I'm a big fan of the Acura TL -- it's a well-priced, extremely well-equipped vehicle, one of the best in its class. How do you make an excellent car even better? The 2007 Acura TL Type-S aims to answer that question with a host of performance upgrades and some nifty cosmetic touches inside and out. With 28 extra horsepower on tap over the "ordinary" TL, the 2007 Acura TL Type-S carries a base price of $38,125 ($38,795 as tested including $670 destination charge) and EPA fuel economy estimates of 19 mpg city/28 mpg highway.
First Glance: A certain swagger
There's this scene in every high school comedy. Our hero, an average guy, discovers some hidden strength, perhaps on the football field. The next day, he comes to school looking different. He's still the same guy we knew before, but now his clothes fit better, his hair is slicked back, he walks with a certain swagger.
That's what's the Type-S treatment has done to the TL. It looks better, tougher, sharper than before. The changes are subtle: The grille (link goes to photo) has been recoated with a special dark-metallic chrome that sets off the sparkling Acura "A" logo. The front air dam has been reworked, and funnels air directly to the big front brakes. 17" alloy wheels also wear a dark-metallic finish, their spidery spokes revealing oversized Brembo brake calipers bolted over 12.2" vented discs. The rocker panels hover close to the ground, enhancing the TL's low look. Out back, a subtle trunk edge spoiler sharpens the profile. Dark trim around the license plate and taillights make the elements pop. Quad exhaust pipes poke out from the rear corners, two to a side, beautifully chromed and glistening with the promise of performance. A tasteful "Type-S" badge on the right rear of the trunk lid completes the picture.
It's impossible for me to review an Acura without praising its construction. My test vehicle wore a coat of Alabaster Silver Metallic paint that gave the TL a striking, graphic look. The Type-S package doesn't look like a afterthought bolt-on. It's a great-looking upgrade to an already attractive car.
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In the Driver's Seat: A comfy rear end is a happy rear end
The interior of an Acura is always a pleasure. Tasteful design, excellent, high-quality material choices and a solid sense of luxury abound. For me, a good driving experience begins and ends with one thing in mind -- my behind. If my behind's not happy, I'm not happy. The Type-S treated my behind very well, coddling it in perforated leather, heating it electrically, and keeping it secure with thick side bolsters. Great seats all the way around.
Type-S's dash layout is the same as a regular TL, but with a few different materials and lighting treatments. A hot-looking red lighting scheme is easy to read, and adds a flash of excitement to the instrument panel. The center stack is neatly arrayed, trimmed in textured aluminum accented with carbon-fiber-look panels and compartment doors. Plastic, where it appears, is high-quality and pleasant to the touch.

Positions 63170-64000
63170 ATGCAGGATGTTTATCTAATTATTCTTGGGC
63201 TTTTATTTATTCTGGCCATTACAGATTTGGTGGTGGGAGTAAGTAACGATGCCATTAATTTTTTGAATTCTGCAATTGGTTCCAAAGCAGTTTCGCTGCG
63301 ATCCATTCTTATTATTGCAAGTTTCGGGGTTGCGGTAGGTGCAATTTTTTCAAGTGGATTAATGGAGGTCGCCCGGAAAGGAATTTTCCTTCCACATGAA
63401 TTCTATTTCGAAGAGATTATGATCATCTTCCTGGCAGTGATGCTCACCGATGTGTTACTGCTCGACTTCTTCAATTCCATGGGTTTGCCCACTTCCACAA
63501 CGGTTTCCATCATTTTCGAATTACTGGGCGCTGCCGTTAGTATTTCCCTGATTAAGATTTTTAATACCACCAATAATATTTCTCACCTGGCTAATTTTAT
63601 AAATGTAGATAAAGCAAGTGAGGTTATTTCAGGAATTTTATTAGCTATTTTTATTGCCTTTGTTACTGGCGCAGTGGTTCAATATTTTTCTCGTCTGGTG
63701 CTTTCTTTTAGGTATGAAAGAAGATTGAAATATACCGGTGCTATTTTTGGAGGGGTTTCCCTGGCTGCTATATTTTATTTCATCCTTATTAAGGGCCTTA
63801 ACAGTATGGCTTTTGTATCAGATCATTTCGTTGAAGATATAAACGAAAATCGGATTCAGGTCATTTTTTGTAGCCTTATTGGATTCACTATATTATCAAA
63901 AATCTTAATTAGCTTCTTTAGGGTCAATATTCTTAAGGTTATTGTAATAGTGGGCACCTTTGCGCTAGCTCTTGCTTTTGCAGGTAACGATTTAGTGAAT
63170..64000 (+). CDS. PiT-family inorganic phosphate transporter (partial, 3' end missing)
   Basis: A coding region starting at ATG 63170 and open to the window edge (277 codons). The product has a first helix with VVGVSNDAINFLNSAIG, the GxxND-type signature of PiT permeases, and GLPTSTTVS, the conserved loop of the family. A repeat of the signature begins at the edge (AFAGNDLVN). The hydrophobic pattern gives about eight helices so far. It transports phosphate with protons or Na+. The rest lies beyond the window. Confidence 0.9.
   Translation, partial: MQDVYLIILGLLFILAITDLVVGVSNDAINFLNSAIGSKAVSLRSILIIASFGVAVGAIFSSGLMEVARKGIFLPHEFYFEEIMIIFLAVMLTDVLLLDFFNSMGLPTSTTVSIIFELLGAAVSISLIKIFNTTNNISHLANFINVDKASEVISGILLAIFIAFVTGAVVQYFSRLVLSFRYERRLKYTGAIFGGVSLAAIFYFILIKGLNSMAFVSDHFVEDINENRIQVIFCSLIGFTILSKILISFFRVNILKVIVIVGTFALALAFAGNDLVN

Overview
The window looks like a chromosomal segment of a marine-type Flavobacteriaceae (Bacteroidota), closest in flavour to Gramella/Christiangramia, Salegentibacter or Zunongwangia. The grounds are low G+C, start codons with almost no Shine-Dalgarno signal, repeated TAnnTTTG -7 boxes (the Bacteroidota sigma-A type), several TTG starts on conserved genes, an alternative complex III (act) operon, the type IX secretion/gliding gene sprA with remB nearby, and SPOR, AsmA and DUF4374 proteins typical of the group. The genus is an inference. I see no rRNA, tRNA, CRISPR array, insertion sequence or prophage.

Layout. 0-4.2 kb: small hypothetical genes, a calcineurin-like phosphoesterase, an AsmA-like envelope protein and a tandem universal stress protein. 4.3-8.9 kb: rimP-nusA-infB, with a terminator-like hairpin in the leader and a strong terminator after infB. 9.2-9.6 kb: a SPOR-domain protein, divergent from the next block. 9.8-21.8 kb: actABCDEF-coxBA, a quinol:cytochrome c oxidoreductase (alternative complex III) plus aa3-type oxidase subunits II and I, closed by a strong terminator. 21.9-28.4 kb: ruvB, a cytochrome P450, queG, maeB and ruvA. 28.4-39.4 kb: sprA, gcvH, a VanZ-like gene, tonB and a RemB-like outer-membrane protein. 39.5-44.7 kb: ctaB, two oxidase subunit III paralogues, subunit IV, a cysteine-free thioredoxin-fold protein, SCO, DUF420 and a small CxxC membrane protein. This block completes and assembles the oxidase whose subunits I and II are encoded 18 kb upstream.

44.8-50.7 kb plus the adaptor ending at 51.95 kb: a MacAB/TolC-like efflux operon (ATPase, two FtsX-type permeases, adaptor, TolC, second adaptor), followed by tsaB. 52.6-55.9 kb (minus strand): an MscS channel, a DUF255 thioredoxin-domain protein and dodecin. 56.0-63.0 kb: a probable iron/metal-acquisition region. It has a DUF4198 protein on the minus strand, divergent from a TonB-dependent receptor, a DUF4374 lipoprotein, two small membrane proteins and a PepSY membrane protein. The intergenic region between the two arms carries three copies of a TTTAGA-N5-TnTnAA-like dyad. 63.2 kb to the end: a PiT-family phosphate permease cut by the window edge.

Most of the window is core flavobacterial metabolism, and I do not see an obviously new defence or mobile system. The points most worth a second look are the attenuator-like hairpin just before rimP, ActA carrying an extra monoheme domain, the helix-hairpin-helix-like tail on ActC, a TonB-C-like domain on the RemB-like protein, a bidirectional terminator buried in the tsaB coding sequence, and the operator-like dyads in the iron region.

Acura's navigation system is a standard feature in the Type-S, and it is very well integrated with the high-end audio system. Not only does the Type-S have a 6-CD changer in-dash and a cassette player, it also has a DVD-Audio player and an awesome ELS Surround Sound system. If you haven't tried DVD-Audio yet, it's a real ear-opener. Some great classic rock albums have been remastered for the format. Driving around in the Type-S listening to Dire Straits' Brothers In Arms on a beautiful moonlit night is a great experience.
On the Road: Pulling to the right
286 hp is a lot of power for a front-wheel drive vehicle like the Type-S. When I drove the 258 hp TL, I noted a touch of torque-steer -- the tendency of front-wheel drive vehicles to pull to one side under heavy acceleration. With the more powerful Type-S, the torque-steer was even more pronounced. The first time that I stomped on the gas, I was startled by the effect. I learned to moderate my throttle inputs during my week with the Type-S, but the torque-steer kept me from really wringing it out and getting the most out of the power.
That's not to say that the Type-S isn't a whole lot of fun to drive; it is. The throaty roar that comes from those quad exhausts is music to a gearhead's ears. Type-S shares the same four-wheel independent suspension with the standard TL (double-wishbone front, multi-link rear) with special tuning, making it a willing partner on romps through the canyons. It is capable of thrilling acceleration, and with its big Brembo brakes, rapid, predictable deceleration as well. Type-S can be driven sanely and safely on a daily basis -- you just have to pay attention when you decide to tap all those ponies.
Journey's End: Tripping on torque steer
Then, there are those other pesky manufacturers who keep putting out fantastic cars. Curse them! BMW's 3-series is the benchmark in the field; Infiniti's G35 is close on its heels. Lexus's IS 250 and 350 are hot wheels. The Cadillac CTS-V is a hoot and a half, as long as you're going straight. Dodge's Charger SRT takes a stripped-down musclecar approach, with a great big HEMI engine and a little less luxury than the rest. And Mercedes has a new C-Class due for 2008. All of these cars employ rear-wheel-drive, so torque steer isn't an issue.
There's another scene in that high school movie. Our hero, looking sharp with his newfound confidence, approaches the cool kids to take his place in the "In Crowd." Just as he's about to reach his goal, he trips over his own shoelaces and returns to his former status with a jolt. In my eyes, the Type-S's shoelace is its torque-steer. In a crowd of cool kids, the Acura TL Type-S is still an average Joe. -- Jason Fogelson